Most California consumers are unaware of the fact that the contingency fee between the lawyer and client in most personal injury and wrongful death cases is negotiable.
You see, California Business and Professions Code section 6147, clearly states that a contingency fee is voidable by the client absent a written statement in the retainer disclosing to the client that the fee is not set by law but is negotiable between client and attorney. All of our firm’s contingency fee retainer agreements clearly disclose this information.
If the lawyer fails to comply with her responsibilities under the code, then the contingency fee agreement can be voided or cancelled by the client. It should be noted that if this happens and, if the lawyer provides value to the client, then the lawyer is entitled to a “reasonable” fee. In some cases, this may be substantially less than the amount originally asked for in the written contingency fee agreement.
I share this with you so that you, your family members and friends are all informed consumers. The fact of the matter is that almost every term in a contingency fee agreement is negotiable. While some clauses (such as attorney contingency fees) are mandatory, others are optional and can and should be discussed with any lawyer you are thinking about hiring.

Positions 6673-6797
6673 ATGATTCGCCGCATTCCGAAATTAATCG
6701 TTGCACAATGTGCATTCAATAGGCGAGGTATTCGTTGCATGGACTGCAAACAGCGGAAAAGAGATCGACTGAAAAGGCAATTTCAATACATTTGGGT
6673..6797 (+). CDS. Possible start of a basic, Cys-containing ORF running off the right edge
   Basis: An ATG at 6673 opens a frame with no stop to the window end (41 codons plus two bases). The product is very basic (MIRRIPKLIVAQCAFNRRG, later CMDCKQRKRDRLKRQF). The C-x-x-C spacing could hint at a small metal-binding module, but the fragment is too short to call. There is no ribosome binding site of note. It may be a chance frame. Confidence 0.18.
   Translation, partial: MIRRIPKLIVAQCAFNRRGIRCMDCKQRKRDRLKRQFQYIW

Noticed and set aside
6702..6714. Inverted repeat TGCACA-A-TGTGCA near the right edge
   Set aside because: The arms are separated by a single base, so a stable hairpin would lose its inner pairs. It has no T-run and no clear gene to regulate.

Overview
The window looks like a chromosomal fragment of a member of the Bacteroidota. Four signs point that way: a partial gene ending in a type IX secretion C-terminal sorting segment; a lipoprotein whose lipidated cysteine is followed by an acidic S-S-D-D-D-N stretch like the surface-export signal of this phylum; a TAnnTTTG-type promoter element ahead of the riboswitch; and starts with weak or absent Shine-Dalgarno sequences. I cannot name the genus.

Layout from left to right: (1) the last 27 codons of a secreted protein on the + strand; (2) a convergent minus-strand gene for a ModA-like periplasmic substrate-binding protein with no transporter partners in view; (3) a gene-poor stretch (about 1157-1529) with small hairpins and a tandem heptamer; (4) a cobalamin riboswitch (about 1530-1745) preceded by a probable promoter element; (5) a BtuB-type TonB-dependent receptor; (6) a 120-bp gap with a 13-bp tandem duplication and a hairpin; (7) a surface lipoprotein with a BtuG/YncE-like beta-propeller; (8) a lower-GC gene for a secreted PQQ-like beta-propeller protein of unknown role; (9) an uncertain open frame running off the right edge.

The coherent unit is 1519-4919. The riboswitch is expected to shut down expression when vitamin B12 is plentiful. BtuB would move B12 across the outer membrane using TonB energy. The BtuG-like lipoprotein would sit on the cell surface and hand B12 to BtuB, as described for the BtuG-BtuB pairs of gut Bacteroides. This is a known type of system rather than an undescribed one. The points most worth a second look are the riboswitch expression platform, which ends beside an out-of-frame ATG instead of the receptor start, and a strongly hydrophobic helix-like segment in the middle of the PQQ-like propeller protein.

Does this mean that the lawyer you are meeting with is required to accept your proposed negotiated fee? No it doesn’t. Truth be told, most well respected and experienced lawyers know the amount of time and effort it’s going to take to get the job done and the fee proposed in their retainer agreement reflects what they feel is fair and equitable.
But here’s the deal. How do you know you’re sitting across the desk from such a lawyer? How do you know she will be unwilling to reduce her fee in exchange for you retaining her firm?
I’ve always liked this law and welcome this conversation with all new clients. I do however find it disheartening that many lawyers fail to share this nice little tidbit of information with their clients. Simply put, failing to do so misleads the client and is the wrong way to start a new professional relationship. Furthermore, it violates California law.